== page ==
Suttle, Lee George, Burdiak, Guy C., Cheung, Chung L., Clayson, Thomas, Halliday, Jack W. D., Hare, Jack D., Rusli, Sonja, Russell, Daniel, Tubman, Eleanor, Ciardi, Andrea, Loureiro, Nuno F., Li, Jiawei, Frank, Adam, & Lebedev, Sergey V. Interactions of magnetized plasma flows in pulsed-power driven experiments. United States. doi:10.1088/1361-6587/ab5296.
Suttle, Lee George, Burdiak, Guy C., Cheung, Chung L., Clayson, Thomas, Halliday, Jack W. D., Hare, Jack D., Rusli, Sonja, Russell, Daniel, Tubman, Eleanor, Ciardi, Andrea, Loureiro, Nuno F., Li, Jiawei, Frank, Adam, and Lebedev, Sergey V. Wed . "Interactions of magnetized plasma flows in pulsed-power driven experiments". United States. doi:10.1088/1361-6587/ab5296.
@article{osti_1574793,
title = {Interactions of magnetized plasma flows in pulsed-power driven experiments},
author = {Suttle, Lee George and Burdiak, Guy C. and Cheung, Chung L. and Clayson, Thomas and Halliday, Jack W. D. and Hare, Jack D. and Rusli, Sonja and Russell, Daniel and Tubman, Eleanor and Ciardi, Andrea and Loureiro, Nuno F. and Li, Jiawei and Frank, Adam and Lebedev, Sergey V.},
abstractNote = {A supersonic flow of magnetized plasma is produced by the application of a 1 MA-peak, 500 ns current pulse to a cylindrical arrangement of parallel wires, known as an inverse wire array. The plasma flow is produced by the J x B acceleration of the ablated wire material, and a magnetic field of several Tesla is embedded at source by the driving current. This setup has been used for a variety of experiments investigating the interactions of magnetized plasma flows. In experiments designed to investigate magnetic reconnection, the collision of counter-streaming flows, carrying oppositely directed magnetic fields, leads to the formation of a reconnection layer in which we observe ions reaching temperatures much greater than predicted by classical heating mechanisms. The breakup of this layer under the plasmoid instability is dependent on the properties of the inflowing plasma, which can be controlled by the choice of the wire array material. In other experiments, magnetized shocks were formed by placing obstacles in the path of the magnetized plasma flow. The pile-up of magnetic flux in front of a conducting obstacle produces a magnetic precursor acting on upstream electrons at the distance of the ion inertial length. This precursor subsequently develops into a steep density transition via ion-electron fluid decoupling. Obstacles which possess a strong private magnetic field affect the upstream flow over a much greater distance, providing an extended bow shock structure. Finally, in the region surrounding the obstacle the magnetic pressure holds off the flow, forming a void of plasma material, analogous to the magnetopause around planetary bodies with self-generated magnetic fields.},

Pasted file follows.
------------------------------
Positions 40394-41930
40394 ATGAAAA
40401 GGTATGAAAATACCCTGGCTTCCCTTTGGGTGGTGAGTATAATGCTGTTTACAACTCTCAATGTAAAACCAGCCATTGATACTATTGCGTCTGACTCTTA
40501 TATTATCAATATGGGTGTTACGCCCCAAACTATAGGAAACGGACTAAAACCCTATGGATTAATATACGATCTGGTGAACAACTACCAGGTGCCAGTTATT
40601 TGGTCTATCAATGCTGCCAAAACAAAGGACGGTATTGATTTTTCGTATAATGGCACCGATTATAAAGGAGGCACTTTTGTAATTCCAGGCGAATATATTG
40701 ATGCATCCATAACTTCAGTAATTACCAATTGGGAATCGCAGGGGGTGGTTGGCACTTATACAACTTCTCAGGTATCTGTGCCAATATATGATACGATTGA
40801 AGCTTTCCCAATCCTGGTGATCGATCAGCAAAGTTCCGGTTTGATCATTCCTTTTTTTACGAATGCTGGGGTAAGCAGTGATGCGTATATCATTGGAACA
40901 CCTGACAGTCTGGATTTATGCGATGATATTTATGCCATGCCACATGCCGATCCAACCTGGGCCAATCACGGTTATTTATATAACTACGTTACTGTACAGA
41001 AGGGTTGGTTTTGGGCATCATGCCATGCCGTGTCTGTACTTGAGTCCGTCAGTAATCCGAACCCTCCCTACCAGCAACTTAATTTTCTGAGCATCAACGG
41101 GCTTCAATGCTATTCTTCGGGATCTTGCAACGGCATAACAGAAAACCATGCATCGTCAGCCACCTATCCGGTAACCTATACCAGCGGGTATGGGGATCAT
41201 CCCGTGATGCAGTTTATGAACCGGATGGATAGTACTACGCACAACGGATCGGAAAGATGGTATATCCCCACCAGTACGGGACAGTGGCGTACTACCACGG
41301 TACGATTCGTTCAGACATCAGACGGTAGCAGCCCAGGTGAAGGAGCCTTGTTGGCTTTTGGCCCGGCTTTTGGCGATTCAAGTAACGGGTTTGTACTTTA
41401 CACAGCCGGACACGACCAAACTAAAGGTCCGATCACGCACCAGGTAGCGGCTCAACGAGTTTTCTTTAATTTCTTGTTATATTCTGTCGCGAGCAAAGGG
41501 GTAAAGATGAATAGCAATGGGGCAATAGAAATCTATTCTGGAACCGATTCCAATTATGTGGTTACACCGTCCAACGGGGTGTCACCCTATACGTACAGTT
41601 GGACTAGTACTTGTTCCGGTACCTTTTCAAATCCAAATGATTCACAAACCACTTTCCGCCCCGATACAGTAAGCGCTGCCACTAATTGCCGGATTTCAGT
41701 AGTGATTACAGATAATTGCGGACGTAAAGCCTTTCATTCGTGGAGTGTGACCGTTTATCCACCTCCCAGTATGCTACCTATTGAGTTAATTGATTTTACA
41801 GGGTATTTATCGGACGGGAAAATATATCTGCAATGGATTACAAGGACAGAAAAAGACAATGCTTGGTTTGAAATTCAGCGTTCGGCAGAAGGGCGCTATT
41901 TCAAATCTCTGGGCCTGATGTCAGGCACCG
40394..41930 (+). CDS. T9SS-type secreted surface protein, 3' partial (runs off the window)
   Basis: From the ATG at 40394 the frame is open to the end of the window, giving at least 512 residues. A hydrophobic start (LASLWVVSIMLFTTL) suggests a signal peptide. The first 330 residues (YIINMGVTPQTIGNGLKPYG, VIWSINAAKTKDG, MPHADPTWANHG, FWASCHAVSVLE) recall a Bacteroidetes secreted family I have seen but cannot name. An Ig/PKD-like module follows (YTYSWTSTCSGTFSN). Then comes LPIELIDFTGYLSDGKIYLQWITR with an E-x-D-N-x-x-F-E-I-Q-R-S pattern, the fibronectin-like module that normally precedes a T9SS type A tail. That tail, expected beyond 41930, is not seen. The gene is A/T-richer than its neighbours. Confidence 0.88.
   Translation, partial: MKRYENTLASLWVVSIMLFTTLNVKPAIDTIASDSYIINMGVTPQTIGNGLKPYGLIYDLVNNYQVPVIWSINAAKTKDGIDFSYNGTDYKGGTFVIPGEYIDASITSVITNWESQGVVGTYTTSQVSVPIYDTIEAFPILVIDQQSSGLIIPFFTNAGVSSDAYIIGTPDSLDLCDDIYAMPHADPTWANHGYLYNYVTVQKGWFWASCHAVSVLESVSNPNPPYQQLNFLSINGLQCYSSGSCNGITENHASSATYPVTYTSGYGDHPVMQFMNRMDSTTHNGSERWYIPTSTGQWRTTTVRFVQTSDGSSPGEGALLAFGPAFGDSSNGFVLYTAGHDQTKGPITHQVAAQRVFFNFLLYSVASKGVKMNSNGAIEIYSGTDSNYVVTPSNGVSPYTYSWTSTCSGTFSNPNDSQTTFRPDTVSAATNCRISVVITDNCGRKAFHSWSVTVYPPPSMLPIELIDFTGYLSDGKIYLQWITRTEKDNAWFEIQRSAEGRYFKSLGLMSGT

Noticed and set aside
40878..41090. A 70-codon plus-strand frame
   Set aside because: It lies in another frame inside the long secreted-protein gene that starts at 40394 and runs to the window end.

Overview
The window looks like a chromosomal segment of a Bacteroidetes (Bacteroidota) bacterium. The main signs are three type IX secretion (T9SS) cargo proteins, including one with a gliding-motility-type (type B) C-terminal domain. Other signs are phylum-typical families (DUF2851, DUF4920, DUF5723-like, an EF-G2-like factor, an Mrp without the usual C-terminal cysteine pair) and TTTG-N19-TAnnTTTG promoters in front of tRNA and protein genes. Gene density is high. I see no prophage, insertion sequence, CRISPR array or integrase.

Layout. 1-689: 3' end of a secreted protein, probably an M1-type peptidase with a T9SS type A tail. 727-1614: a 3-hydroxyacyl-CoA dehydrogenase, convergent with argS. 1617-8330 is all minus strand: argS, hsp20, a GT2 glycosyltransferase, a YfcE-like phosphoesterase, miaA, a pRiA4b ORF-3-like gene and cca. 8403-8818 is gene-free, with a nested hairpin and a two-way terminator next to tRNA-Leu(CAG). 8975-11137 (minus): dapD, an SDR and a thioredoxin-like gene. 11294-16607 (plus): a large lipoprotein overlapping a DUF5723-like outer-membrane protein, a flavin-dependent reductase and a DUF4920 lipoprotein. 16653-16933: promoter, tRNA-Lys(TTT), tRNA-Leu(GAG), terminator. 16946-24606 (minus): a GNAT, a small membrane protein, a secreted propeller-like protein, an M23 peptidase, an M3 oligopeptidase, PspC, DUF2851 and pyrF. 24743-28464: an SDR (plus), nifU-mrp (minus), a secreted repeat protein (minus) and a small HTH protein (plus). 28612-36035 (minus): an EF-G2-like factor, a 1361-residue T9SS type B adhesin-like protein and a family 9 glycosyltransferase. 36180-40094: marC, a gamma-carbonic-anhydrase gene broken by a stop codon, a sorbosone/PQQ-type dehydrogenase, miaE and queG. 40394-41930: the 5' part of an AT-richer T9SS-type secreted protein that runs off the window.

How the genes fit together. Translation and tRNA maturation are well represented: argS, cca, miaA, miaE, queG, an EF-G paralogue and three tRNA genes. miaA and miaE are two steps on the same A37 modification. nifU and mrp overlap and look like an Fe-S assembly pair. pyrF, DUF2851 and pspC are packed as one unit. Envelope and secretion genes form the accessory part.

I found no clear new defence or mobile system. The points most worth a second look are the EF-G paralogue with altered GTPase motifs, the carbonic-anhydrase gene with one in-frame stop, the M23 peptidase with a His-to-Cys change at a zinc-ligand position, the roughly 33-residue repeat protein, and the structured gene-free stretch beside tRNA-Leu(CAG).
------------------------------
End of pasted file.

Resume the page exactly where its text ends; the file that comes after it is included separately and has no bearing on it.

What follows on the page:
doi = {10.1088/1361-6587/ab5296},
journal = {Plasma Physics and Controlled Fusion},
number = ,
volume = ,
place = {United States},
year = {2019},
month = {10}
}

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This content will become publicly available on October 30, 2020